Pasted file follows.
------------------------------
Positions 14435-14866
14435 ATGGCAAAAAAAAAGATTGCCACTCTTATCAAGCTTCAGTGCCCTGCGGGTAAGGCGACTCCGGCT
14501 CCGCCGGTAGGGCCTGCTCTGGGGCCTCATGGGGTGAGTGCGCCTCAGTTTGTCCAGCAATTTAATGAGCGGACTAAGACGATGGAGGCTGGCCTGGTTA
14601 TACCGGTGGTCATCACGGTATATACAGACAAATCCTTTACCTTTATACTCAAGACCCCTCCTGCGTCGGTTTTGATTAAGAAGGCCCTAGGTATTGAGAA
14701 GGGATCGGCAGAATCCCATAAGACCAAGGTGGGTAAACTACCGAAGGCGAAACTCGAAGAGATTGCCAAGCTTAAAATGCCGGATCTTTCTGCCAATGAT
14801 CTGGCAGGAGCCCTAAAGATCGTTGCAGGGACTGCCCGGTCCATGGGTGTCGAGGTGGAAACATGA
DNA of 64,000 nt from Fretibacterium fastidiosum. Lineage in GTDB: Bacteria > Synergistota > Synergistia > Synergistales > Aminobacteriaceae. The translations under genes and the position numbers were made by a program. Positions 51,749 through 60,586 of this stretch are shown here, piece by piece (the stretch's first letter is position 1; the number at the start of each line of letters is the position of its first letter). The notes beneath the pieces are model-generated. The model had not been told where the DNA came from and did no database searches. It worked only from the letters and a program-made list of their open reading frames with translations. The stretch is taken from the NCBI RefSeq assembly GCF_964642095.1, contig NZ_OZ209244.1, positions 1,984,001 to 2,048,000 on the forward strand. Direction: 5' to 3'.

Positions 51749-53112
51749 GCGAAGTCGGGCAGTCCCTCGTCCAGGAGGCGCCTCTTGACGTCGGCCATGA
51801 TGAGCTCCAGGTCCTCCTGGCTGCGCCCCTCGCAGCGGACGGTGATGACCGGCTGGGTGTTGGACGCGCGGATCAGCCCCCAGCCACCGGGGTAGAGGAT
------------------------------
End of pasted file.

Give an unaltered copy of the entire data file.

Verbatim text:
Positions 14435-14866
14435 ATGGCAAAAAAAAAGATTGCCACTCTTATCAAGCTTCAGTGCCCTGCGGGTAAGGCGACTCCGGCT
14501 CCGCCGGTAGGGCCTGCTCTGGGGCCTCATGGGGTGAGTGCGCCTCAGTTTGTCCAGCAATTTAATGAGCGGACTAAGACGATGGAGGCTGGCCTGGTTA
14601 TACCGGTGGTCATCACGGTATATACAGACAAATCCTTTACCTTTATACTCAAGACCCCTCCTGCGTCGGTTTTGATTAAGAAGGCCCTAGGTATTGAGAA
14701 GGGATCGGCAGAATCCCATAAGACCAAGGTGGGTAAACTACCGAAGGCGAAACTCGAAGAGATTGCCAAGCTTAAAATGCCGGATCTTTCTGCCAATGAT
14801 CTGGCAGGAGCCCTAAAGATCGTTGCAGGGACTGCCCGGTCCATGGGTGTCGAGGTGGAAACATGA
DNA of 64,000 nt from Fretibacterium fastidiosum. Lineage in GTDB: Bacteria > Synergistota > Synergistia > Synergistales > Aminobacteriaceae. The translations under genes and the position numbers were made by a program. Positions 51,749 through 60,586 of this stretch are shown here, piece by piece (the stretch's first letter is position 1; the number at the start of each line of letters is the position of its first letter). The notes beneath the pieces are model-generated. The model had not been told where the DNA came from and did no database searches. It worked only from the letters and a program-made list of their open reading frames with translations. The stretch is taken from the NCBI RefSeq assembly GCF_964642095.1, contig NZ_OZ209244.1, positions 1,984,001 to 2,048,000 on the forward strand. Direction: 5' to 3'.

Positions 51749-53112
51749 GCGAAGTCGGGCAGTCCCTCGTCCAGGAGGCGCCTCTTGACGTCGGCCATGA
51801 TGAGCTCCAGGTCCTCCTGGCTGCGCCCCTCGCAGCGGACGGTGATGACCGGCTGGGTGTTGGACGCGCGGATCAGCCCCCAGCCACCGGGGTAGAGGAT